Taxi app turned lawsuit magnet Uber last week was sued by Donna Giacomaro, a resident of Levittown, New York, for text message harassment, in violation of the Telephone Consumer Protection Act (TCPA) and New York state law.
The complaint, filed in the Eastern District of New York, alleges that Uber last month began sending Giacomaro text messages that she never consented to receive.
The court filing claims Uber's need to grow its customer database has made it disinclined to maintain an accurate list of Uber customers.
"Because Defendant's income is dependent on the number of consumers registering as customers of Defendant, Defendant's customer enrollment process does not include procedures necessary to confirm the accuracy of the information Defendant receives from potential customers, including their phone numbers," the complaint says.
The complaint does not specifically address whether or not Giacomaro ever downloaded the Uber app and consented to its terms of service, which grant Uber permission to communicate via voice calls and text messages, automated or otherwise.
It states only that Giacomaro never signed anything regarding Uber solicitations and never agreed to received Uber texts.
Giacomaro allegedly received four unwanted text messages from Uber. Each such violation, the complaint says, should cost Uber at least $500 under the TCPA, or three times that if the court determines Uber knew or should have known there was no consent.
Edward B Geller, the attorney representing Giacomaro, is seeking to have the case certified as a class action. If granted, the potential cost to Uber would multiply.
Reached by phone, Geller said pressing legal work prevented him from taking time to discuss the case.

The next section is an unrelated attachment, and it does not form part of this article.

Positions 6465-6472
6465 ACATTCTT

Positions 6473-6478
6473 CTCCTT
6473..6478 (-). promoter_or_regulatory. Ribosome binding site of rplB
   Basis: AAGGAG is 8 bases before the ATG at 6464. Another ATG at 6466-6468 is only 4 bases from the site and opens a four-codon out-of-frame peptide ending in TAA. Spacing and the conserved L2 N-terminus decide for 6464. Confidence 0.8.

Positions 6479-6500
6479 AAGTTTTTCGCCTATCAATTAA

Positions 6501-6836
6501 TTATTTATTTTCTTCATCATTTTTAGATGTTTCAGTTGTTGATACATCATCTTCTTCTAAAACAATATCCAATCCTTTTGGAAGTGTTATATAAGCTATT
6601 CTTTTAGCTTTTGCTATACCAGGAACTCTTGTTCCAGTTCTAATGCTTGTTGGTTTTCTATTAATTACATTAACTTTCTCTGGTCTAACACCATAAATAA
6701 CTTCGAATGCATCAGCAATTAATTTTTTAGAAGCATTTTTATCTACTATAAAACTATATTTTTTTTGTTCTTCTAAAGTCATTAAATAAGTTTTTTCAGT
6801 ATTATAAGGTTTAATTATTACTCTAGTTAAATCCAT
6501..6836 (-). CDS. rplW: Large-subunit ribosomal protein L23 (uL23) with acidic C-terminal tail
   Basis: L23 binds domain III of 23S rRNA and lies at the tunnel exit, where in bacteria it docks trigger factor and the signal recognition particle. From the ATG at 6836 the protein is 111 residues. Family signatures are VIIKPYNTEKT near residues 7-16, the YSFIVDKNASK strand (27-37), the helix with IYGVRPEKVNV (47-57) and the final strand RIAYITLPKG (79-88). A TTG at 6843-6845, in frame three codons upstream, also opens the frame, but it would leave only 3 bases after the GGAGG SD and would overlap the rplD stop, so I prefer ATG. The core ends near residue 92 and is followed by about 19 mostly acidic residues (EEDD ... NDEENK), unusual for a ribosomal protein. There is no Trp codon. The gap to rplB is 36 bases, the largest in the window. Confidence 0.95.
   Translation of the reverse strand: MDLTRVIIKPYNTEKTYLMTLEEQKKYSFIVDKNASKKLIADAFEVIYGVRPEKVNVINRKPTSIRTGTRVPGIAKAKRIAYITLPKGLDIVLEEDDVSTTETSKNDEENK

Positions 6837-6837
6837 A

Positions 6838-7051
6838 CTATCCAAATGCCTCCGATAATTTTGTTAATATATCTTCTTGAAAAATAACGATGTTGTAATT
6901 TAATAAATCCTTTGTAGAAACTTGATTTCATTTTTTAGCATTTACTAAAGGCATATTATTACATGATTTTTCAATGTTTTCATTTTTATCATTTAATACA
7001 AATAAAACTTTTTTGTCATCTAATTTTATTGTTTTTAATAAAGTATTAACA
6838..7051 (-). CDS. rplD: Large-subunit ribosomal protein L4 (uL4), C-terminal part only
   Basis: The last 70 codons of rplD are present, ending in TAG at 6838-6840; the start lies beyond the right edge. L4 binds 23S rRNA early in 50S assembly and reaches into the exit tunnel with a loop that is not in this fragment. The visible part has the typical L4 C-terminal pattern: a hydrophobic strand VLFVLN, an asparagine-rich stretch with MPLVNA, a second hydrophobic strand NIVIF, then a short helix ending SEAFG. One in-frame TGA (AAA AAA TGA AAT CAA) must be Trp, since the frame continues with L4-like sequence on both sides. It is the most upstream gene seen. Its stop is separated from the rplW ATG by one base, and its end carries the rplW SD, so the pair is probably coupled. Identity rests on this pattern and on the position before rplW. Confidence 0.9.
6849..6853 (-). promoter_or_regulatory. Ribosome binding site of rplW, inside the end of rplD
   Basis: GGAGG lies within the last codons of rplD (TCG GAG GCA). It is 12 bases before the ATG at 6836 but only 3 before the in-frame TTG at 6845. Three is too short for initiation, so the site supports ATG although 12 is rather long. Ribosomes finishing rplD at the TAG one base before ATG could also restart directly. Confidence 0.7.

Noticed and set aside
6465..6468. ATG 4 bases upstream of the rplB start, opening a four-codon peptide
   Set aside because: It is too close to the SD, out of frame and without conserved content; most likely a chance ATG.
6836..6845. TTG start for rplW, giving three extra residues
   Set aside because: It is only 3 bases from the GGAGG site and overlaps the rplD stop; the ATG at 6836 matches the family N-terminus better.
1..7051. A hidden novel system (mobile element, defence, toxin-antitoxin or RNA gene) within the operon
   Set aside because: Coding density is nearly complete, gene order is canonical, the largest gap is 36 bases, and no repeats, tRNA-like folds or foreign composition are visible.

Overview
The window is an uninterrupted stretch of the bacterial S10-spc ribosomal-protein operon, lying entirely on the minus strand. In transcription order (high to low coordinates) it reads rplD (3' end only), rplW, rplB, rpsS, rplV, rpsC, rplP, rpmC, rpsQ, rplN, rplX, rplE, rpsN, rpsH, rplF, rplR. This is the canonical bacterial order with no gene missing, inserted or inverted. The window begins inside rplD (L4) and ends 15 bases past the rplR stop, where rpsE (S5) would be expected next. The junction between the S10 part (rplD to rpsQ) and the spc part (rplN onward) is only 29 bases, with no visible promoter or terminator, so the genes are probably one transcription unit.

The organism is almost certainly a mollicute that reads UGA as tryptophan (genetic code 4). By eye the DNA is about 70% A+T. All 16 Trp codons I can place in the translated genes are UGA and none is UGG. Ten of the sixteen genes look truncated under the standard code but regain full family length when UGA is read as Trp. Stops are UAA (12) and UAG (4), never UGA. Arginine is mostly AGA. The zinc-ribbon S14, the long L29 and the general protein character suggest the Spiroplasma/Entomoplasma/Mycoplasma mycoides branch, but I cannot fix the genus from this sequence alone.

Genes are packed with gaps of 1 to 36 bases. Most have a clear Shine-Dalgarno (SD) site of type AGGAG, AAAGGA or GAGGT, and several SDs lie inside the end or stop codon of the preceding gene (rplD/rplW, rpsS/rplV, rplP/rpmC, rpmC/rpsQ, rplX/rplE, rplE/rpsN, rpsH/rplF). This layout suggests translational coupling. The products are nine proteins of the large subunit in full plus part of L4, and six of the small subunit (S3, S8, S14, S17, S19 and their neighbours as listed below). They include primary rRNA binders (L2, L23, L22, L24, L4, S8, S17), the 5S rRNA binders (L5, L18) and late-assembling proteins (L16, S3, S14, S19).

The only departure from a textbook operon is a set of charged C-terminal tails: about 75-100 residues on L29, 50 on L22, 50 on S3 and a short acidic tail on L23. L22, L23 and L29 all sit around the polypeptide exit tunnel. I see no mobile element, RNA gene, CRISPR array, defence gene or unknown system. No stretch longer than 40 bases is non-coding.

In 2017 so far, according to the US government's Pacer database, 39 civil lawsuits have been filed against Uber, compared to four lawsuits filed this year against Lyft, Uber's main rival in the US.
Uber's legal engagements follow from the no-holds-barred attitude of its co-founder and former CEO Travis Kalanick, who stepped down last month following family tragedy and a damning report on the company's toxic culture.
Uber did not respond to a request for comment.
In other Uber-oriented litigation, the judge hearing self-driving car developer Waymo's trade secrets lawsuit against the taxi app service on Wednesday denied a Waymo motion to compel Anthony Levandowski to reveal documents.
Levandowski previously ran Google's autonomous vehicle project (before it got spun out to Waymo) and left to run Ottomoto, a self-driving truck startup that Uber acquired last year. Waymo sued Uber earlier this year for theft of trade secrets, alleging that Levandowski stole some 14,000 of its documents.
In April, Waymo served Levandowski with a subpoena to produce documents supposedly taken from the company while Levandowski was employed there. Levandowski produced some documents and provided other details to the judge, but declined to give Waymo everything requested. Waymo asked the judge to compel the production of additional material but the judge on Wednesday said Levandowski could assert his rights under the Fifth Amendment and refuse.
The trial is scheduled for October. ®